vector (2). The si [0,1] indicates the semantic closeness
between a concept, ei, and the root of an ontology instance.
instance in the appearenot does if 0
instance in the appeares if
where Dis(ei,root) is a semantic distance between entity
Figure 2. The concept graph of a publisher’s ontology in-
Figure 3. The concept graph of a subscriber’s ontology in-
ei and the root. is a steepness measure [32] for fuzzy
modeling, which is often selected to be -7/MAX(Dis)
because e-70 when Dis(ei, root) reaches its maximum.
The semantic distance is computed according to Algo-
rithm 2.
Assume that a user’s interest and a received RSS feed
can be represented by two feature vectors, Vuser and Vrss.
It is expected that the similarities between a user’s inter-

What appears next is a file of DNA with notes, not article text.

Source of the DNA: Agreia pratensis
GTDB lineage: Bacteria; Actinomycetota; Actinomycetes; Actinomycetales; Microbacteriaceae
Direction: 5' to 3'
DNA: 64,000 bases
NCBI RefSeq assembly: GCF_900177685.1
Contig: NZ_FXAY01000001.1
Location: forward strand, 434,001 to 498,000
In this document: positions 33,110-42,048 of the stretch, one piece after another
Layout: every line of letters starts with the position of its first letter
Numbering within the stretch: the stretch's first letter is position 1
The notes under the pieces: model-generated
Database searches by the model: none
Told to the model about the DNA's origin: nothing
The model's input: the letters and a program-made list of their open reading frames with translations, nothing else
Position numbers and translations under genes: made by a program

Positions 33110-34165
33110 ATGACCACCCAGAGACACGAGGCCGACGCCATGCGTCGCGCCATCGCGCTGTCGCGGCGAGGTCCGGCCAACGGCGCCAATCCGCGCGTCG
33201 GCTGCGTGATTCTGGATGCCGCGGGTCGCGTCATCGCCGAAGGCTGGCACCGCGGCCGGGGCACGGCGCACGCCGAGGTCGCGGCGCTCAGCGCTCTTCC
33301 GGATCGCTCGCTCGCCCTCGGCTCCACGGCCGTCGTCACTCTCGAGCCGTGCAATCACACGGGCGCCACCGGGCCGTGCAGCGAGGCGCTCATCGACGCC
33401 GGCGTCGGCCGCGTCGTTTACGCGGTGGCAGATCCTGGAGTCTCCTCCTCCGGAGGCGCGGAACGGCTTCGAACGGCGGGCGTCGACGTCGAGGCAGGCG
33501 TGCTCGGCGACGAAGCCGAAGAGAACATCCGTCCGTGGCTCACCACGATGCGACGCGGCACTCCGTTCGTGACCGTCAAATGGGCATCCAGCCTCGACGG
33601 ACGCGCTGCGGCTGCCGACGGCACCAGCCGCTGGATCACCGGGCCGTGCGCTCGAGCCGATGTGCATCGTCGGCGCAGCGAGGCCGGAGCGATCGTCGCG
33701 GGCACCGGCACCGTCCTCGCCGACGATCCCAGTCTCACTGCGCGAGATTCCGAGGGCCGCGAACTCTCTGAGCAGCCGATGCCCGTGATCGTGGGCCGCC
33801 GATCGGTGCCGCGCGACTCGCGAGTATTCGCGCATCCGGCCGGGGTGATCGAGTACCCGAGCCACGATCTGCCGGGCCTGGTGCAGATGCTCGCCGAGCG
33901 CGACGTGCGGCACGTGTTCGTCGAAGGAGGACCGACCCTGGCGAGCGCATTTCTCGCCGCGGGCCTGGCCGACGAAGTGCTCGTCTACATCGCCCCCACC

est and received RSS feeds are measured by semantic
matchmaking, rather than literal matching only. For ex-
ample an RSS feed from a job-publishing website has
information to find “a Linux developer”. If a user is in-
terested in a job relevant to “Embedded Operation Sys-
tem”, the published job could be missed by using literal
matchmaking. In fact “Embedded Operating System” and
Linux” have a tight semantic relation that can be ob-
served from the ontology in Figure 1.
Due to the distributed nature of Internet applications, it
is impossible to force all information publishers using
strictly consistent terminologies and sentences. In fact
using words in their RSS feeds relies on their own view-
point and understanding. So the feature vectors are indi-
In fact the words or concepts used by publishers are
fuzzy; any concept implies some extent of others due to
the semantic correlations that can be defined by mem-
berships in fuzzy set theory [33]. Suppose the entities of
in ontology form a universe of discourse in